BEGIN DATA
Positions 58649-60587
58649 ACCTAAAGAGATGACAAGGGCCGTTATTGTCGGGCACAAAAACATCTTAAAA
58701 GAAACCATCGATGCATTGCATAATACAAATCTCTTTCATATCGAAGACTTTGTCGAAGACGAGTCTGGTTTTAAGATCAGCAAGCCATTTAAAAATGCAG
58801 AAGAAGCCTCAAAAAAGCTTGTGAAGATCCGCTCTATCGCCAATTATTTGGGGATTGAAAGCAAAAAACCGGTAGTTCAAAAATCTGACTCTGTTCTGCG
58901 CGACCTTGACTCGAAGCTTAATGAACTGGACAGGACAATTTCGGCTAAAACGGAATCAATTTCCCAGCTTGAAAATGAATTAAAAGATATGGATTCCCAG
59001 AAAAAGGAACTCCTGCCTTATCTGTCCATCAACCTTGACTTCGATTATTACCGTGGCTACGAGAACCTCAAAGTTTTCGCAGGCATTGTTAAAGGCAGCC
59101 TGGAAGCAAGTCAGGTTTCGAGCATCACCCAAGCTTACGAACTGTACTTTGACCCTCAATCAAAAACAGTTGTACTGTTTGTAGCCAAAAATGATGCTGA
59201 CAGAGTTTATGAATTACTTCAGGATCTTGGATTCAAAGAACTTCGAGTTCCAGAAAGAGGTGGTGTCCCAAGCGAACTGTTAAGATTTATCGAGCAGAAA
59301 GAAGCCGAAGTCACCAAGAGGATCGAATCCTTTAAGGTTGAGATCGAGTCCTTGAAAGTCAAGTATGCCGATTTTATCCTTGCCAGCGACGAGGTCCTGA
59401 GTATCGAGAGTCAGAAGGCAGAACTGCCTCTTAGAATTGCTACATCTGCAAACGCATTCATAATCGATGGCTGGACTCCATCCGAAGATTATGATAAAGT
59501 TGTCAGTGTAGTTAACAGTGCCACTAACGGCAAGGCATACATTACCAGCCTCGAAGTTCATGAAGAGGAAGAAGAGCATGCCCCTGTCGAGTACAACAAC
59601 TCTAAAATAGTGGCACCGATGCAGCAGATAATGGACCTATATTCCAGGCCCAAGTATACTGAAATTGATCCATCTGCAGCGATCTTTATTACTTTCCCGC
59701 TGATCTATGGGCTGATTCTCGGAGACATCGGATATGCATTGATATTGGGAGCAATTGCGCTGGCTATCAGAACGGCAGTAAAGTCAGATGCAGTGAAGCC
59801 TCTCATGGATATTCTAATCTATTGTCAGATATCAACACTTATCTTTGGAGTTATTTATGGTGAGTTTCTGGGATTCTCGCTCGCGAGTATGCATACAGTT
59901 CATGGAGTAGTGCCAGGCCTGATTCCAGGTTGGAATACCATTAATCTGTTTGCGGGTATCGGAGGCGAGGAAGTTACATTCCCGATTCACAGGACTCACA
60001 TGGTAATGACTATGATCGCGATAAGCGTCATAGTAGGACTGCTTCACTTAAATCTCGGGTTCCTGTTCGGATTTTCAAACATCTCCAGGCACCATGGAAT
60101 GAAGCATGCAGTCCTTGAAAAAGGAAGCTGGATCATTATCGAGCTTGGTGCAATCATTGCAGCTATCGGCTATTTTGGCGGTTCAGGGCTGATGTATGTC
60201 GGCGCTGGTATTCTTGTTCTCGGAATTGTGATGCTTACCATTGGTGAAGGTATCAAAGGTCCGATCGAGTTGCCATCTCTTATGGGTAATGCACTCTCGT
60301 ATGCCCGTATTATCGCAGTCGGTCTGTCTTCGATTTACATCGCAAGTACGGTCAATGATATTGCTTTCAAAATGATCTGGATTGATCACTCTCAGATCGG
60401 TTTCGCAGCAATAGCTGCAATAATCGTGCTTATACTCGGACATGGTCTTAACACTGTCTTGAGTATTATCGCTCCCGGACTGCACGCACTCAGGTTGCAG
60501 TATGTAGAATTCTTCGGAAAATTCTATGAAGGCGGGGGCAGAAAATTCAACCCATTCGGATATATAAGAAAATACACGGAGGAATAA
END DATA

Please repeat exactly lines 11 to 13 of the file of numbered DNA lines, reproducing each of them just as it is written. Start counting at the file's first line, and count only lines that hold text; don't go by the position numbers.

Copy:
59501 TGTCAGTGTAGTTAACAGTGCCACTAACGGCAAGGCATACATTACCAGCCTCGAAGTTCATGAAGAGGAAGAAGAGCATGCCCCTGTCGAGTACAACAAC
59601 TCTAAAATAGTGGCACCGATGCAGCAGATAATGGACCTATATTCCAGGCCCAAGTATACTGAAATTGATCCATCTGCAGCGATCTTTATTACTTTCCCGC
59701 TGATCTATGGGCTGATTCTCGGAGACATCGGATATGCATTGATATTGGGAGCAATTGCGCTGGCTATCAGAACGGCAGTAAAGTCAGATGCAGTGAAGCC